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Vietnamese Famine of 1945: Wikis


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The Vietnamese Famine of 1945 (Vietnamese: Nạn đói Ất Dậu - Famine of the Ất Dậu Year) was a famine that occurred in northern Vietnam from October 1944 to May 1945, during the Japanese occupation of the country. Between 400,000 and 2 million people are estimated to have starved to death during this time.



There were many causes of this famine. The direct cause was the effects of World War II on French Indochina. Involvements of France, Japan, and the United States in Vietnam caused detrimental effects to the economic activities of the Vietnamese. Military and economic changes caused the northern part of the country, historically barely able to sustain itself, to plunge into famine.

Indirectly, the mismanagement of the French administration in Vietnam played a role. The French reformed the economy in order to serve the administration and to meet the needs of war, because they were being invaded themselves. Natural causes included natural disasters such as floods destroying northern crops.



After the Great Depression in the 1930s, France returned to its policy of economic protectorate and monopolized the exploitation of natural resources in Indochina. The people in Indochina had to increase the economic value of the area, but only the French and a small minority of Vietnamese and Hoa and some people in the cities benefited. As a result, just prior to World War II, Vietnam was still poor even when compared to other Asian countries. When the war started, France was weakened. In East Asia, Japan began to expand and viewed Indochina as a bridge into South Asia and dominate China. In mid-1940, France was occupied by Germany and Japan increased pressure on France and entered Indochina the following year. Vietnam was pulled into a wartime economy, with France and Japan competing in administration. Many people blame the famine on Japanese troops hoarding foodstuff from farmers, forcing them to grow jute instead of rice, thus depriving them of needed food, but in reality France had started the same policy earlier. They had decreased the land set aside for growing staple crops such as maize and potatoes to make land for growing cotton, jute, and other industrial plants. Because of the decreased land available for growing, harvests of staple crops decreased considerably.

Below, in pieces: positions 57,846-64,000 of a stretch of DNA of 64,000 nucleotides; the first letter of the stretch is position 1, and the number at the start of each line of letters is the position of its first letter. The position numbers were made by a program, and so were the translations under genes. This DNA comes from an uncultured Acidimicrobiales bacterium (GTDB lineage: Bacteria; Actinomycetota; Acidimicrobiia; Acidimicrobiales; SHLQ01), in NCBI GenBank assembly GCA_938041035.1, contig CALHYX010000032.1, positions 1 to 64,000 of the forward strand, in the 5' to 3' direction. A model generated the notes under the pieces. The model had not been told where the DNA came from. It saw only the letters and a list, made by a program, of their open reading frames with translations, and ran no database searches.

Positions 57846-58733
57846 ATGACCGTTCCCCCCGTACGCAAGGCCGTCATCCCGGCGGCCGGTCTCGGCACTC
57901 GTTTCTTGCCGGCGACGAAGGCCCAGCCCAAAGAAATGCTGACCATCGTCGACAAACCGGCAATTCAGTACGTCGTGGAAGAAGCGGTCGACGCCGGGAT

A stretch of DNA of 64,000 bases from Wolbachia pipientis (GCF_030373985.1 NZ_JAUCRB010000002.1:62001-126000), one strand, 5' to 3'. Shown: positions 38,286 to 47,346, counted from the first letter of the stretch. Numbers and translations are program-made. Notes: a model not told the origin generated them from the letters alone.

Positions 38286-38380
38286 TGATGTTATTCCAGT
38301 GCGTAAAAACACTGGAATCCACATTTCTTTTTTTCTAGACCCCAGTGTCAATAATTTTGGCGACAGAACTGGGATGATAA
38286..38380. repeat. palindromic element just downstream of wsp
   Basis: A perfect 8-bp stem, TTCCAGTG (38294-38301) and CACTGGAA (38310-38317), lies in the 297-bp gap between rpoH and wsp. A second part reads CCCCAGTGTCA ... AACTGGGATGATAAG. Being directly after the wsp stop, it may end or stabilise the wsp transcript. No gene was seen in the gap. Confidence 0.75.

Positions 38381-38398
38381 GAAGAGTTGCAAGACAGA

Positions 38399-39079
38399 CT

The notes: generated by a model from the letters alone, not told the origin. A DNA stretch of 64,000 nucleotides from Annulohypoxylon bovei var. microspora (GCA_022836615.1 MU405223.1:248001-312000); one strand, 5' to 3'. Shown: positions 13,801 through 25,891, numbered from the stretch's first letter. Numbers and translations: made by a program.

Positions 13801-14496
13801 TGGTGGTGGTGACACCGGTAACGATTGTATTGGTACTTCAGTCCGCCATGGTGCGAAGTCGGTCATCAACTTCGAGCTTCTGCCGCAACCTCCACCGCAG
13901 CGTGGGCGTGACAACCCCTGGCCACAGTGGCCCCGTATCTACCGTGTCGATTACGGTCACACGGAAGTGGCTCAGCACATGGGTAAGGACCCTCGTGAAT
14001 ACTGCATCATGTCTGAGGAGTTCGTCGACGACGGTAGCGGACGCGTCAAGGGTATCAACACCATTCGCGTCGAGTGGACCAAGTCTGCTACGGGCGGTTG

Japan and the US

While Vietnam was occupied by Japan, the Allies, especially the United States, often bombed roads, making the transport of rice from the south to the north extremely hard. Both France and Japan forcibly hoarded food from farmers to feed their troops, while the French administration was broken and unable to supply and distribute the food. The inadequate food supply caused the famine, appearing in the beginning of 1944. In March 1945, Japan took over and established a government headed by Trần Trọng Kim. While this government tried to alleviate the suffering, they were unable to do so because Japan still stuck to its policy of hoarding food.

Natural disasters

Because of war and the paralysis of government, prices of essential goods, especially foodstuff, skyrocketed. In the north, a drought coupled with pests caused the winter-spring harvest of 1944 to decrease by 20%. After that there was a flood during the harvest season, causing the crisis to occur.


There are no exact data regarding the number of people who starved to death, but various sources estimate between 400,000 to 2 million peopled starved in northern Vietnam during this time. In May 1945, the envoy at Hanoi asked the northern provinces to report their casualties. 20 provinces reported a total of 380,000 people who starved to death, and 20,000 because of disease, 400,000 in total. In October, a report from a French military official estimated half a million deaths. The Governor General Jean Decoux wrote in his memoirs A la barre de l'Indochine that about 1 million northerners starved to death. Vietnamese historians estimate between 1 and 2 million deaths. Later historians cite the 1 million figure while people living in the north during that time cited the 2 million figure. Ho Chi Minh in his speech declaring independence from France in September 2, 1945 used the 2 million figure.

See also

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